Clohesy Series invites S. Leo Chiang

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  • Named in honor of William and Stephanie Clohesy, the Clohesy Documentary Film Series hosted its inaugural screening in October 2011.

  • Filmmaker S. Leo Chiang is visiting UNI on Feb. 4, 5 and 6 to screen two of his films and discuss his life and work.

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Documentary filmmaker S. Leo Chiang will be visiting campus Monday through Wednesday, Feb. 4 to 6, as a part of the William and Stephanie Clohesy Documentary Film Series.

Screenings of two of Chiang’s films will take place at 7 p.m. on Monday, Feb. 4, in Lang Hall Auditorium and Tuesday, Feb. 5, in John Deere Auditorium in the Curris Business Building. On Wednesday, Feb. 6 at 9 a.m., Chiang will give a public lecture in the ScholarSpace in Rod Library.

Chiang’s films highlight topics of inequality and social justice in America and around the world. The two films being featured at UNI include the story of a Vietnamese-American community that was devastated by Hurricane Katrina and an LGBT political party in the Philippines.

The series will begin with “Out Run” (runtime: 75 minutes), which follows Bemz Benedito, a leader of the world’s only LGBT political party. Benedito, a transgender woman in the Philippines, leads the movement that challenges the traditionally discriminatory system. Hoping to gain dignity and acceptance for the LGBT people in her country, she fights for equal rights and legitimacy in politics.

Tuesday’s film, “A Village Called Versailles” (runtime: 67 minutes), highlights the story of a community in post-Katrina New Orleans that had to fight for their rights against the local government.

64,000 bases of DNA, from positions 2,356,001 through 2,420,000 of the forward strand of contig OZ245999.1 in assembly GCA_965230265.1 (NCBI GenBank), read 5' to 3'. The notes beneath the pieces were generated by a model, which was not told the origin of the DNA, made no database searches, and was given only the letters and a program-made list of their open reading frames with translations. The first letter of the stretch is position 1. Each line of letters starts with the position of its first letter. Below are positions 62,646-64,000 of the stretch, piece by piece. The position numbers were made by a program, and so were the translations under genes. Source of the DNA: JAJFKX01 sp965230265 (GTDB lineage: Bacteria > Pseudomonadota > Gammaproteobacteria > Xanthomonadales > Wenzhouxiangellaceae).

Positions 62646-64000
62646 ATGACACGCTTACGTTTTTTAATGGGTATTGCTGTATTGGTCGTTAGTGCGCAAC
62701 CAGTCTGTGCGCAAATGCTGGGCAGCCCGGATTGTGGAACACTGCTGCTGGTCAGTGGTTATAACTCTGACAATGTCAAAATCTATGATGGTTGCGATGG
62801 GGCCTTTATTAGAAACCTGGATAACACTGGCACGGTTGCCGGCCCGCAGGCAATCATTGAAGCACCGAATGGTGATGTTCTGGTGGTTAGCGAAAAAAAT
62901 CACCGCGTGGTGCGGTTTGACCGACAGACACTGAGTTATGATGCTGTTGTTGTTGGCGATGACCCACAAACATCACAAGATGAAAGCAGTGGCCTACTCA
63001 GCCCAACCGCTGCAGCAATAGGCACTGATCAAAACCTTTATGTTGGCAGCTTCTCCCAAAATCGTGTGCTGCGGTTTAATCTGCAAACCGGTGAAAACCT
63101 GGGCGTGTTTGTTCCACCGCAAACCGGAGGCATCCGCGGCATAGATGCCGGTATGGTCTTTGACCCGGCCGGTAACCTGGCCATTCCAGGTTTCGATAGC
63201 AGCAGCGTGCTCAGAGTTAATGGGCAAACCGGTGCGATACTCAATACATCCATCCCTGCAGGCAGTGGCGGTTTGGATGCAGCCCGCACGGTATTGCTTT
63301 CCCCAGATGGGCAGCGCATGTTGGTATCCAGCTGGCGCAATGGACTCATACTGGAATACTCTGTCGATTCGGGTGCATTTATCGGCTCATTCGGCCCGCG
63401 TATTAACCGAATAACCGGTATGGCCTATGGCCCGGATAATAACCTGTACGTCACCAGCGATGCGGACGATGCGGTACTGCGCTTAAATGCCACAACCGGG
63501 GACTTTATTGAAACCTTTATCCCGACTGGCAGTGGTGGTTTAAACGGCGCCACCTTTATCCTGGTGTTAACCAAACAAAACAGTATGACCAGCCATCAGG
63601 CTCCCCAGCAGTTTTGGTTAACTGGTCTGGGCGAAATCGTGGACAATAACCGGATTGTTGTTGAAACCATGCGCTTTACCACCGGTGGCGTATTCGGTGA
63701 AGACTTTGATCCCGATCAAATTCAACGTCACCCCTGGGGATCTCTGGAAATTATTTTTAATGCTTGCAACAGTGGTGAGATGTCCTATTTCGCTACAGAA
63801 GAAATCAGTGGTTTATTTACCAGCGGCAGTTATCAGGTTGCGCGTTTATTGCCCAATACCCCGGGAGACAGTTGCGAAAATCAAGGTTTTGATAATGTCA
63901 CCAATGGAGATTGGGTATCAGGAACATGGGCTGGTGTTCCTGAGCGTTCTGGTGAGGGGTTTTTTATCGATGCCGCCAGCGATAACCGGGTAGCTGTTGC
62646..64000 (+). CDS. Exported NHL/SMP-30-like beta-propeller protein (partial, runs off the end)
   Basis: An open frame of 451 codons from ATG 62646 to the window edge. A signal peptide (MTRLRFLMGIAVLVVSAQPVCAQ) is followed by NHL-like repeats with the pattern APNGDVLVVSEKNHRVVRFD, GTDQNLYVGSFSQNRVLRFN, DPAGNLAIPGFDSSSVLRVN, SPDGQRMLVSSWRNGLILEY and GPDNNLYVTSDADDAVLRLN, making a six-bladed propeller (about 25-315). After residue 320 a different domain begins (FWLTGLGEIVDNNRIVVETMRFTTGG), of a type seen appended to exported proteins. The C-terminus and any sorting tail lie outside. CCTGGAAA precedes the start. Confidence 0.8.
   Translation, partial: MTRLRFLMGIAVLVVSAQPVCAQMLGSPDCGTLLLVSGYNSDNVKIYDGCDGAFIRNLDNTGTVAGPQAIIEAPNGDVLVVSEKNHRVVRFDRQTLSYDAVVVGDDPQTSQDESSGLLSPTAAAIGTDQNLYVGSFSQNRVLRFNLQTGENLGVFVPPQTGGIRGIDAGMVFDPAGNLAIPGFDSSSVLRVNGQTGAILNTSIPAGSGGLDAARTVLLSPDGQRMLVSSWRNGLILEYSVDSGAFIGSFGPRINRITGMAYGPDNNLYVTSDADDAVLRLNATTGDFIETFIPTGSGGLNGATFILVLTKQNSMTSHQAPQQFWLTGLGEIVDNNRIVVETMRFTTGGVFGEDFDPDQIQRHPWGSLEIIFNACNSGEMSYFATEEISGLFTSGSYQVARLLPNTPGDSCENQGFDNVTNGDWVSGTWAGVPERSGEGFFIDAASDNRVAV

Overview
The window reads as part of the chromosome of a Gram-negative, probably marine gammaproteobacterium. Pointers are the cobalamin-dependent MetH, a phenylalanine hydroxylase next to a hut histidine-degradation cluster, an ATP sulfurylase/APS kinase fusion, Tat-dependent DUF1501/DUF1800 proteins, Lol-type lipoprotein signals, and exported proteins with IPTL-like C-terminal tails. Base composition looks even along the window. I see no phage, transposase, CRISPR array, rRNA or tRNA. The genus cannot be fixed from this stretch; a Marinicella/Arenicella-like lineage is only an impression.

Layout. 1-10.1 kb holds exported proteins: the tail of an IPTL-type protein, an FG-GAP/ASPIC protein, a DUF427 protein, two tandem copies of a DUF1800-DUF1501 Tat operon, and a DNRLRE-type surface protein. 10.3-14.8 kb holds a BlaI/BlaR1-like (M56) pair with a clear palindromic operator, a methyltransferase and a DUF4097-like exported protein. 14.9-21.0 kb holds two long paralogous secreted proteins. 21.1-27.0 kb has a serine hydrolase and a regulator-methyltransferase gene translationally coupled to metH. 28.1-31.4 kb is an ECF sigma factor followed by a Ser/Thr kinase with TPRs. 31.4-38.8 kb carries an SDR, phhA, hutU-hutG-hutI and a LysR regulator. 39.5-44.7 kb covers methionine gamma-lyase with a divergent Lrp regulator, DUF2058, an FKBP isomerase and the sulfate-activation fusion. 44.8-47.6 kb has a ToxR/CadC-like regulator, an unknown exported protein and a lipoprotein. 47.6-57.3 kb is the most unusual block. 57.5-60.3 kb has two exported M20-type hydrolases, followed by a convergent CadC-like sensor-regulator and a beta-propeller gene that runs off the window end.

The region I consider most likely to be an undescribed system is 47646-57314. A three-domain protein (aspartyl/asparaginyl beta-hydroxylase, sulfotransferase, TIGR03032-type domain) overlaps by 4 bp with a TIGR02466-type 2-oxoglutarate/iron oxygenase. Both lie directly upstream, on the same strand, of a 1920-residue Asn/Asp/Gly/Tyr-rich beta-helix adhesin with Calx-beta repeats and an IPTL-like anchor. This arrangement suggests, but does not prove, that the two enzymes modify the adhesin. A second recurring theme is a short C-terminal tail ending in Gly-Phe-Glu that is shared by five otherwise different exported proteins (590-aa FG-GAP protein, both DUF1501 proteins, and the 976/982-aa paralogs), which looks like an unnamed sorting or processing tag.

Each screening will be followed by a question-and-answer session with the director.

The Clohesy Series director and UNI’s documentary filmmaker in-residence David O’Shields said that the event is an extraordinary opportunity for students and the surrounding community.

“I want those who attend to have their horizons broadened, their consciousness raised and I, in particular, want students to see that if they are interested in doing this [making films]. It is possible,” O’Shields said.

According to O’Shields, the board members responsible for choosing who to feature at the series are dedicated to showcasing directors from diverse backgrounds, whose work focuses on spotlighting pertinent social issues.

“We are interested in films that deal with issues of social justice,” O’Shields said. “We are hoping that if we bring in people of diverse backgrounds, who are telling really interesting, important, relevant, social stories — raising issues and raising consciousness — we will be successful in enriching the culture of not only campus life, but of the greater community.”

The William and Stephanie Clohesy Documentary Film Series was established in October of 2011. William Clohesy is now an emeritus professor in the Department of Philosophy and World Religions and Stephanie Clohesy works as an advocate for social justice, heading a local philanthropy.

The Department of Communication Studies and O’Shields, as well as Chris Martin, a professor in the department, initiated the creation of the film series. It was named after the Clohesys in honor of their great work and passion for promoting the art of film and storytelling, according to O’Shields.

“They have done so many amazing things for this community,” O’Shields said. “They have really elevated the lives and enriched the lives of so many people they have come in contact with here.”

The film series is an annual event, traditionally held during the fall semester.

The screenings were initially scheduled for dates back in October 2018, but the visit was postponed due to injuries sustained by Chiang.

Both of Chiang’s films featured at the event can be streamed through Kanopy, an online catalog free for all university affiliated persons.

All events are free and open to the public.

For further details about the event, visit the Facebook page or UNI website.